29. ORIGIN Trial Investigators. Bosch J, Gerstein HC, Dagenais GR, Diaz R, Dyal L, Jung H, Maggiono AP, Probstfield J, Ramachandran A, Riddle MC, Ryden LE, Yusuf S. n-3 fatty acids and cardiovascular outcomes in patients with dysglycemia. N Engl J Med 2012;367:309–318. 22686415.
30. AIM-HIGH Investigators. Boden WE, Probstfield JL, Anderson T, Chaitman BR, Desvignes-Nickens P, Koprowicz K, McBride R, Teo K, Weintraub W. Niacin in patients with low HDL cholesterol levels receiving intensive statin therapy. N Engl J Med 2011;365:2255–2267. 22085343.
31. HPS2-THRIVE Collaborative Group. Landray MJ, Haynes R, Hopewell JC, Parish S, Aung T, Tomson J, Wallendszus K, Craig M, Jiang L, Collins R, Armitage J. Effects of extended-release niacin with laropiprant in high-risk patients. N Engl J Med 2014;371:203–212. 25014686.
32. Schwartz GG, Olsson AG, Abt M, Ballantyne CM, Barter PJ, Brumm J, Chaitman BR, Holme IM, Kallend D, Leiter LA, Leitersdorf E, McMurray JJ, Mundl H, Nicholls SJ, Shah PK, Tardif JC, Wright RS. dal-OUTCOMES Investigators. Effects of dalcetrapib in patients with a recent acute coronary syndrome. N Engl J Med 2012;367:2089–2099. 23126252.
33. ACCORD Study Group. Ginsberg HN, Elam MB, Lovato LC, Crouse JR 3rd, Leiter LA, Linz P, Friedewald WT, Buse JB, Gerstein HC, Probstfield J, Grimm RH, Ismail-Beigi F, Bigger JT, Goff DC Jr, Cushman WC, Simons-Morton DG, Byington RP. Effects of combination lipid therapy in type 2 diabetes mellitus. N Engl J Med 2010;362:1563–1574. 20228404.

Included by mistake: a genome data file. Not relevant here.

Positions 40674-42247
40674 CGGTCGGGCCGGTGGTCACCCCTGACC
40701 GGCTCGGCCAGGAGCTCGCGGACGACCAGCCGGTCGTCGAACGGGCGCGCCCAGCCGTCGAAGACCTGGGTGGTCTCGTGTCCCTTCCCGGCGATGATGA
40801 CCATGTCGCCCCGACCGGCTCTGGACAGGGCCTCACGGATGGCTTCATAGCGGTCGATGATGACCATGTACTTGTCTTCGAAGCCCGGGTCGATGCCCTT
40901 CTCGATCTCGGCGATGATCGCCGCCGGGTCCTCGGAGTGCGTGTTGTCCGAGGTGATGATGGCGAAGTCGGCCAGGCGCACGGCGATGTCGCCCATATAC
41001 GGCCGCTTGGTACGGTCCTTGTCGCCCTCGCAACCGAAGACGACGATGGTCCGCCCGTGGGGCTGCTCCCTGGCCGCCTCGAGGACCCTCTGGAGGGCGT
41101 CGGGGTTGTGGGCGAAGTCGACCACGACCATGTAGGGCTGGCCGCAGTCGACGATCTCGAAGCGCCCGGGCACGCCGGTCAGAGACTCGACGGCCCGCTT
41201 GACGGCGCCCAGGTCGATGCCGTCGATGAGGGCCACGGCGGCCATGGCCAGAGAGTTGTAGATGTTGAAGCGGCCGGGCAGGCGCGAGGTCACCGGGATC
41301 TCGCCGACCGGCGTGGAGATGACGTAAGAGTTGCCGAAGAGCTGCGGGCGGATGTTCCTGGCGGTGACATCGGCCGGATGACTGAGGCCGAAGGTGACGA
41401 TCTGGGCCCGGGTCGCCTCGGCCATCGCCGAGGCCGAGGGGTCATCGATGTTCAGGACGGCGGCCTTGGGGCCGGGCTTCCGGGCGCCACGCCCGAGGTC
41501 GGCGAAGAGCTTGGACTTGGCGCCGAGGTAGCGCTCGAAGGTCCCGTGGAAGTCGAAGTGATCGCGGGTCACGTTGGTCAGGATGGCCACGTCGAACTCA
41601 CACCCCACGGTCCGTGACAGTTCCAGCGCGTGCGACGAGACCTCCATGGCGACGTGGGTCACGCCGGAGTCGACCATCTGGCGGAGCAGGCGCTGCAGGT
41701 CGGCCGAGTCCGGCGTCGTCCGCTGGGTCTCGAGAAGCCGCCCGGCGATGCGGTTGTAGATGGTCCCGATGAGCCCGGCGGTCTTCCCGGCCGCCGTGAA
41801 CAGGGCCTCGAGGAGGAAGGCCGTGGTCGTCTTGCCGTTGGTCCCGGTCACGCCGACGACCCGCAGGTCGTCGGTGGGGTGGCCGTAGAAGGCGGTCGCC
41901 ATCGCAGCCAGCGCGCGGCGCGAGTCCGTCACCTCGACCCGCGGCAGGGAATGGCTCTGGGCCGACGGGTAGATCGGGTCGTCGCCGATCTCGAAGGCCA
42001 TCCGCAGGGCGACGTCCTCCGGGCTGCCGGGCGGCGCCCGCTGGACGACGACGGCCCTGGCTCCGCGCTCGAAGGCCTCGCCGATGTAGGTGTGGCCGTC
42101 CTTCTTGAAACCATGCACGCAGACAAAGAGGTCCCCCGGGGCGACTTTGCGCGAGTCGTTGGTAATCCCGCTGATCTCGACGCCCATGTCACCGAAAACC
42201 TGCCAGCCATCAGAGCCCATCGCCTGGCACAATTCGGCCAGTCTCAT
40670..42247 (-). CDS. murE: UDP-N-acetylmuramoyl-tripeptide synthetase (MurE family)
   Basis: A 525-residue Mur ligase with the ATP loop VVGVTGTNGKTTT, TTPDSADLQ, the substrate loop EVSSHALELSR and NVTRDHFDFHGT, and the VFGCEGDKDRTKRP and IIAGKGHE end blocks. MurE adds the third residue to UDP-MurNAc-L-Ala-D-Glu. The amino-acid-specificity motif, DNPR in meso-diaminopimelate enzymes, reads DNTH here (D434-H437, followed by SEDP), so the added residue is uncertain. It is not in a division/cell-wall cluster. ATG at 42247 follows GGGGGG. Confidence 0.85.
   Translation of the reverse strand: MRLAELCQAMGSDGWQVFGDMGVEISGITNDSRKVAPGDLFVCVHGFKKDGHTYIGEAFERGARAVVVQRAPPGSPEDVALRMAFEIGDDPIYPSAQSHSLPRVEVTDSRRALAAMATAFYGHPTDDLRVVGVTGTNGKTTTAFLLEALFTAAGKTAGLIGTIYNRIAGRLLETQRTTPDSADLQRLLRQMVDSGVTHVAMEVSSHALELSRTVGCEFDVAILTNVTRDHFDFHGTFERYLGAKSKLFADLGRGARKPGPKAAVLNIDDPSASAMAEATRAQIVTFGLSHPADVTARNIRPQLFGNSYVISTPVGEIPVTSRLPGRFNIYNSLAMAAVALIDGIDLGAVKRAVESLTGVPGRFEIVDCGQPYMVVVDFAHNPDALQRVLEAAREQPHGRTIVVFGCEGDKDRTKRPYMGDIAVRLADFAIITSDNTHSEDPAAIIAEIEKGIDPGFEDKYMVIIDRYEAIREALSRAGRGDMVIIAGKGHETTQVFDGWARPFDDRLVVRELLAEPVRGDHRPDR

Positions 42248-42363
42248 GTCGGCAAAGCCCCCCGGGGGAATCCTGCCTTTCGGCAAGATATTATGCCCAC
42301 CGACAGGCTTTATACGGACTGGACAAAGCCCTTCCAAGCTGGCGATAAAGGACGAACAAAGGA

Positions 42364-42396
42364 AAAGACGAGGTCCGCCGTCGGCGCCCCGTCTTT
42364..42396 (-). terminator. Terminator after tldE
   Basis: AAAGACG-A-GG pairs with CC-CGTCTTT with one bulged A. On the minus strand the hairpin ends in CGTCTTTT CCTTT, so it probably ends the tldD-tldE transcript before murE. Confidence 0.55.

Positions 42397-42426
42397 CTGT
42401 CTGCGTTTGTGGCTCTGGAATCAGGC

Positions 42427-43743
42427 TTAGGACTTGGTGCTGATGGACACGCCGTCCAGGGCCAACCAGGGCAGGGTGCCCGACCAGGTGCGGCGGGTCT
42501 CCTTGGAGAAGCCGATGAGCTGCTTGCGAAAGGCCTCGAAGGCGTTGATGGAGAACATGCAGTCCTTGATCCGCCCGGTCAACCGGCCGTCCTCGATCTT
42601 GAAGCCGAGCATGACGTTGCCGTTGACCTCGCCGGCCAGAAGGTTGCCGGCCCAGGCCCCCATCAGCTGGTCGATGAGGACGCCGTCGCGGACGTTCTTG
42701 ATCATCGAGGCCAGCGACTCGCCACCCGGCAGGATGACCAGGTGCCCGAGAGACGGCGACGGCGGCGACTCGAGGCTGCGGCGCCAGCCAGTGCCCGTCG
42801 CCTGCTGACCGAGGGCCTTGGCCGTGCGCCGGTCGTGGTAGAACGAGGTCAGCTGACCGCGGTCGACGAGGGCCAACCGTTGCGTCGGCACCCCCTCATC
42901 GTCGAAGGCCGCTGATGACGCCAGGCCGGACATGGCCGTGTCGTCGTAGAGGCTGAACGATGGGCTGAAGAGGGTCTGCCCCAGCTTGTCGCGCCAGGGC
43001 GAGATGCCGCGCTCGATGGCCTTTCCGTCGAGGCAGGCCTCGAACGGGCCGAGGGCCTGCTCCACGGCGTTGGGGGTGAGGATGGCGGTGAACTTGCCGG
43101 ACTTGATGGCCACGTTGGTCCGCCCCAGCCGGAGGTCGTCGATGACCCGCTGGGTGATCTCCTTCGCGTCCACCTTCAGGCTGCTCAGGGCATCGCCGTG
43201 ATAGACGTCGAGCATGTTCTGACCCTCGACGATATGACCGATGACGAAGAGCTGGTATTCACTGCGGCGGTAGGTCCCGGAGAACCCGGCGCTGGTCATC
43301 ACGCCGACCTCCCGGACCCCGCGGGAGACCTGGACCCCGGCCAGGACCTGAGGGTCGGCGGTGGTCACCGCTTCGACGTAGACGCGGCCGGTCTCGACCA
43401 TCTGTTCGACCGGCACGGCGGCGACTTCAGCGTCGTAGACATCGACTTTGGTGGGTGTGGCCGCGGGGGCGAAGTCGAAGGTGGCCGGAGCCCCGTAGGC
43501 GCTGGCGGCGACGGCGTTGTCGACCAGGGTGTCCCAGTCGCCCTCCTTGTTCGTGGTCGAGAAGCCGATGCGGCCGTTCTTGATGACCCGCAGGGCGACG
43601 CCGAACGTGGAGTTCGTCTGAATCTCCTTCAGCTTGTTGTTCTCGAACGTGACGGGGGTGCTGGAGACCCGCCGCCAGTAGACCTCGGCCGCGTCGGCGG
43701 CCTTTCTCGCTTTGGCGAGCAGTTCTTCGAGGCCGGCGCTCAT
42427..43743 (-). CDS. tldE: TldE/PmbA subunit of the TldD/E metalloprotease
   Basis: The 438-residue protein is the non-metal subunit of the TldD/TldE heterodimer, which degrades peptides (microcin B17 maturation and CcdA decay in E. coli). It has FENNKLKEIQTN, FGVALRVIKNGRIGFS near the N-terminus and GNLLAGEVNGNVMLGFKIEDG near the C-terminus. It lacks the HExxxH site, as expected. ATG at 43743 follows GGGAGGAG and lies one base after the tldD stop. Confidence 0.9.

34. Ray KK, Corral P, Morales E, Nicholls SJ. Pharmacological lipid-modification therapies for prevention of ischaemic heart disease: current and future options. Lancet 2019;394:697–708. 31448741.
35. Frick MH, Elo O, Haapa K, Heinonen OP, Heinsalmi P, Helo P, Huttunen JK, Kaitaniemi P, Koskinen P, Manninen V, Maenpaa H, Malkonen M, Manttari M, Norola S, Pasternack A, Pikkarainen J, Romo M, Sjoblom T, Nikkila EA. Helsinki Heart Study: primary-prevention trial with gemfibrozil in middle-aged men with dyslipidemia. Safety of treatment, changes in risk factors, and incidence of coronary heart disease. N Engl J Med 1987;317:1237–1245. 3313041.
36. Rubins HB, Robins SJ, Collins D, Fye CL, Anderson JW, Elam MB, Faas FH, Linares E, Schaefer EJ, Schectman G, Wilt TJ, Wittes J. Gemfibrozil for the secondary prevention of coronary heart disease in men with low levels of high-density lipoprotein cholesterol. Veterans Affairs High-Density Lipoprotein Cholesterol Intervention Trial Study Group. N Engl J Med 1999;341:410–418. 10438259.
37. Bezafibrate Infarction Prevention (BIP) study. Secondary prevention by raising HDL cholesterol and reducing triglycerides in patients with coronary artery disease. Circulation 2000;102:21–27. 10880410.